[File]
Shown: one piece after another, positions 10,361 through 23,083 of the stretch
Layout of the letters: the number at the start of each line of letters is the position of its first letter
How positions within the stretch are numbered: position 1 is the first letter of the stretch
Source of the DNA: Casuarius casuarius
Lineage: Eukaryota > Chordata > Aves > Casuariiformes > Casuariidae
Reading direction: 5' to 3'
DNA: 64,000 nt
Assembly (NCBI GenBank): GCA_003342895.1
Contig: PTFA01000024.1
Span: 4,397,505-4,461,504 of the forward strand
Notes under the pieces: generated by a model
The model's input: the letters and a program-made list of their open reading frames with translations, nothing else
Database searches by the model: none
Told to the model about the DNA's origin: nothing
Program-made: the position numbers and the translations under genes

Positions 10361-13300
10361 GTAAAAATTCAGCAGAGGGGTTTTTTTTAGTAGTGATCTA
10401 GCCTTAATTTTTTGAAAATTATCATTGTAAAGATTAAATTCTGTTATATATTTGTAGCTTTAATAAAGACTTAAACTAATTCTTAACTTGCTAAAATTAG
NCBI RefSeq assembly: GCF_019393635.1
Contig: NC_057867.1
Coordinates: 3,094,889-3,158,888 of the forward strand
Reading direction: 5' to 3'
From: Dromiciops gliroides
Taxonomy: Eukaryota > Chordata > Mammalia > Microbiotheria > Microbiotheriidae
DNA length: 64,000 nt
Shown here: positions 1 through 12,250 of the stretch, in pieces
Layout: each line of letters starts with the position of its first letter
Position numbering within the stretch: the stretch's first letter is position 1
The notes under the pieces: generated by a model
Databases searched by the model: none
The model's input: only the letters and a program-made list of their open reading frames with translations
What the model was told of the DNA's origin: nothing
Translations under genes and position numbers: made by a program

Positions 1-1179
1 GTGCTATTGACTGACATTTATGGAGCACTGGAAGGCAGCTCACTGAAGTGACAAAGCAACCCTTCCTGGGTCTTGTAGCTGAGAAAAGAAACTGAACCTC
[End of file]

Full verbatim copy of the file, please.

Shown: one piece after another, positions 10,361 through 23,083 of the stretch
Layout of the letters: the number at the start of each line of letters is the position of its first letter
How positions within the stretch are numbered: position 1 is the first letter of the stretch
Source of the DNA: Casuarius casuarius
Lineage: Eukaryota > Chordata > Aves > Casuariiformes > Casuariidae
Reading direction: 5' to 3'
DNA: 64,000 nt
Assembly (NCBI GenBank): GCA_003342895.1
Contig: PTFA01000024.1
Span: 4,397,505-4,461,504 of the forward strand
Notes under the pieces: generated by a model
The model's input: the letters and a program-made list of their open reading frames with translations, nothing else
Database searches by the model: none
Told to the model about the DNA's origin: nothing
Program-made: the position numbers and the translations under genes

Positions 10361-13300
10361 GTAAAAATTCAGCAGAGGGGTTTTTTTTAGTAGTGATCTA
10401 GCCTTAATTTTTTGAAAATTATCATTGTAAAGATTAAATTCTGTTATATATTTGTAGCTTTAATAAAGACTTAAACTAATTCTTAACTTGCTAAAATTAG
NCBI RefSeq assembly: GCF_019393635.1
Contig: NC_057867.1
Coordinates: 3,094,889-3,158,888 of the forward strand
Reading direction: 5' to 3'
From: Dromiciops gliroides
Taxonomy: Eukaryota > Chordata > Mammalia > Microbiotheria > Microbiotheriidae
DNA length: 64,000 nt
Shown here: positions 1 through 12,250 of the stretch, in pieces
Layout: each line of letters starts with the position of its first letter
Position numbering within the stretch: the stretch's first letter is position 1
The notes under the pieces: generated by a model
Databases searched by the model: none
The model's input: only the letters and a program-made list of their open reading frames with translations
What the model was told of the DNA's origin: nothing
Translations under genes and position numbers: made by a program

Positions 1-1179
1 GTGCTATTGACTGACATTTATGGAGCACTGGAAGGCAGCTCACTGAAGTGACAAAGCAACCCTTCCTGGGTCTTGTAGCTGAGAAAAGAAACTGAACCTC